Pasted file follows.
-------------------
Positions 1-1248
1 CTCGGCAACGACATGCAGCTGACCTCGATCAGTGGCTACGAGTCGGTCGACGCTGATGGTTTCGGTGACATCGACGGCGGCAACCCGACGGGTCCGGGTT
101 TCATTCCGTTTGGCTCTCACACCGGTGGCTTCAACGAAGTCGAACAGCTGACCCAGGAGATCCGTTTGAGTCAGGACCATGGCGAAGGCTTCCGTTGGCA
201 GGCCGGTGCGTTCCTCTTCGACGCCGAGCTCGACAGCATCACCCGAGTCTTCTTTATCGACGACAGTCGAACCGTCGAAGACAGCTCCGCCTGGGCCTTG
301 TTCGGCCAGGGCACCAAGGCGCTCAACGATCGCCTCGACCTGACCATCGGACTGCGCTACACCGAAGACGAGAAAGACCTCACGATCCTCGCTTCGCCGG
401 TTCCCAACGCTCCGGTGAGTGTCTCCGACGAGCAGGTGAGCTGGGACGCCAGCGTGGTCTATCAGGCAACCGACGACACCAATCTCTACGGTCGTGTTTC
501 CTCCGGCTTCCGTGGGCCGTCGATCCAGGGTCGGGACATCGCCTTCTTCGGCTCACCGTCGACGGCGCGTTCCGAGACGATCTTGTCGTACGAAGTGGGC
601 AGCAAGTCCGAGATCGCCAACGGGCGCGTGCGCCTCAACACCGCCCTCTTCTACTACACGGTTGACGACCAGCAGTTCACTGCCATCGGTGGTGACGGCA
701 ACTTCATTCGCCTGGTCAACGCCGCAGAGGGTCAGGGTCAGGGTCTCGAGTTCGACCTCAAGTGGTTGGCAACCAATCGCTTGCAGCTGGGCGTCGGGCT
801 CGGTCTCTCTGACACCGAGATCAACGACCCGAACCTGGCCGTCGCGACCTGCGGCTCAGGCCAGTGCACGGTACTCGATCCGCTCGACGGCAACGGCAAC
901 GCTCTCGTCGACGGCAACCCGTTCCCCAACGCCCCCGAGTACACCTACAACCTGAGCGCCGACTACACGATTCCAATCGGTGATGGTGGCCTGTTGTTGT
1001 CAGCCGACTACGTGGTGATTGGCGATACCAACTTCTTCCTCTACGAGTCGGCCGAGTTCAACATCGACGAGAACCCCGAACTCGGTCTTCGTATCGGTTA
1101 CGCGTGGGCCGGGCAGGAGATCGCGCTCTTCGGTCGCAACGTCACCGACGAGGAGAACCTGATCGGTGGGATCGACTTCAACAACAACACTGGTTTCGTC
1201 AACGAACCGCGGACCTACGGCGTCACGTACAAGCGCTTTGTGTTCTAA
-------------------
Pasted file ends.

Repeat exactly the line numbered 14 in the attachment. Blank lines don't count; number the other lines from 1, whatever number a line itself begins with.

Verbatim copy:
1201 AACGAACCGCGGACCTACGGCGTCACGTACAAGCGCTTTGTGTTCTAA